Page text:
Social and educational shortfalls are associated with even just a little school screen time. Reducing technology use also ties in with privacy protection, as technology gathers information, and with reducing problems such as societal dependency and energy consumption.
The American Psychological Association has a number of courses on tech addiction and the American Optometric Association warns about eye risk from screen or blue light. Published experts studying the latest research warn of other health risks, as does the American Academy of Environmental Medicine. Although the American Academy of Pediatrics recommends reducing screen time, school and home use adds up. Digital habits are difficult to stem when coursework is tied to daily, even full-time use. A bill to reduce school technology use is proposed below: sponsors are needed.
AN ACT LIMITING SCREEN TIME & ALLOWING NON-USE OF TECHNOLOGY
SECTION 1. Section of chapter 69 of the General Laws, as appearing in the 2016 Official Edition, is hereby amended by inserting after section 36 the following section:-
(a) As used in this section, the following words shall have the following meanings:
“Screen time” is time viewing a technological or digital screen which includes but is not limited to a television, a smart board, projector, or computer.
“Passive screen time” is time viewing a technological or digital screen in which one only observes and does not interact or alter the screen by typing or otherwise moving the body.
“Interactive screen time” is time viewing and interacting with or altering a technological or digital screen by typing or otherwise moving the body.
“Virtual reality” is an interactive screen time experience taking place in a simulated visual environment, either real or imagined, and may incorporate auditory and sensory feedback. Augmented reality systems is a type of virtual reality in which perception of the real world is augmented by computer-generated perceptual information such as visual, auditory, haptic, somatosensory, and olfactory.
(b) It shall be unlawful for any student enrolled in either public primary or secondary schools in the Commonwealth to exceed screen time limits or during school hours and through related school assignments after school hours, except as when substantially beneficial to relieve disability.
It shall further be unlawful to mandate screen time as a condition of mandated public primary and secondary coursework or school activities.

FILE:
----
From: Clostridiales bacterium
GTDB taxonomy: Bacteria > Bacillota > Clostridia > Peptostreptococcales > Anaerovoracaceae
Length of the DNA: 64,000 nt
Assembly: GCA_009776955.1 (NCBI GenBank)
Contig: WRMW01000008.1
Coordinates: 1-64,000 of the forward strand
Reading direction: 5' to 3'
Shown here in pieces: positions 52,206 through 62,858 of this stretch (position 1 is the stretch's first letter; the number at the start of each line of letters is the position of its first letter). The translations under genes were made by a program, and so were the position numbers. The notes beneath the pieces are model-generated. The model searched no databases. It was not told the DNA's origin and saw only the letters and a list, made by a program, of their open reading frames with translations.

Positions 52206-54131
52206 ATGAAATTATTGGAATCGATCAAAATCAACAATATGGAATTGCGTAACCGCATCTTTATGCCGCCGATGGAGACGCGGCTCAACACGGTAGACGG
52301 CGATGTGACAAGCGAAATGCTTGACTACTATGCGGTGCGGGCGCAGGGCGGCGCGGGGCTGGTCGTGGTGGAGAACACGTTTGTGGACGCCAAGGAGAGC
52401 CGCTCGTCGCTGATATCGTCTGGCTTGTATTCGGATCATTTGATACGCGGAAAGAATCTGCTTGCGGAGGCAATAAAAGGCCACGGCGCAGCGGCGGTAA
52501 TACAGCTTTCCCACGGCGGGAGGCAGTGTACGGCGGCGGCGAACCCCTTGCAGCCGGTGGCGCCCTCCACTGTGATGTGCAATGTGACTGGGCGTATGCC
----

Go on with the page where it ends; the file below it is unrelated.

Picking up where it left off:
Courses or school activities that revolve around screen time must be voluntary, and screen time requirements in those activities highly relevant to the subject matter of the course or school activity. Participation in courses or school activities with additional screen time, whether foreign language, computer language, or other relevant subject, must obtain student guardian consent while providing justification for the additional screen time and explaining how risks of excessive screen time will be limited. Additional screen time outside the parameters of the screen time limits must be approved not only by student guardians, but by the school board and principal.
Use of virtual reality shall be preceded by notice of any cautionary warnings accompanying use, obtain guardian consent, and shall be not be used by children or adolescents through the age of fourteen.
Each school committee shall establish a policy dealing with students and staff who violate this law that includes consequences to prevent violations and may include redirection. This policy may include but not be limited to mandatory education on the hazards of excessive screen time. Nothing in this law preempts more restrictive state or local limitations.
(c) Screen time restrictions are provided according to grade level as follows:
(1) Pre-K through kindergarten screen time: maximum of zero hours
(2) First through second grade passive screen time: maximum two hours per school year;
(3) First through second grade interactive screen time: maximum of zero hours
(4) Grade three through eight passive screen time: maximum of one hour a day and 2.5 hours total in the school year;
(5) Grade three through eight interactive screen time: maximum of 20 minutes a day and a maximum of 3.5 hours total in the school year;
(6) Grade nine through ten passive screen time: maximum of one hour a day and 5 hours total in the school year;
(7) Grade nine through ten interactive screen time: maximum of one hour daily and 12 hours total in the school year.
(8) Grade eleven through twelve passive screen time: maximum of one hour a day and 7 hours total in the school year;
(9) Grade eleven through twelve interactive screen time: maximum of one hour daily and 12 hours total in the school year.
Section 1I of chapter 69 of the General Laws, as appearing in the 2016 Official Edition, is hereby amended by adding the following paragraph after the first paragraph:-
Digital technology shall be optional and not a required school subject. No school, student, or guardian shall be treated with prejudice or found wanting in an evaluation due to following a principle of restricting or avoiding student digital technology use or choosing not to purchase or upgrade digital technological equipment. A student or school may safely restrict or avoid digital student technology use and still be provided high marks in evaluation based on other measures, and may pursue alternative models of education such as the Montessori model.
Within reason, however, public schools shall be expected to insure students understand age-appropriate aspects of digital technology use related to safety, health, responsibility, and privacy. Each district or charter school shall establish a Technology Safety Council with relevant expertise shall be established to develop, examine, and review a curriculum scope and sequence for age-appropriate aspects of digital technology, and shall invite and not exclude parents, guardians, or local public school teachers as members.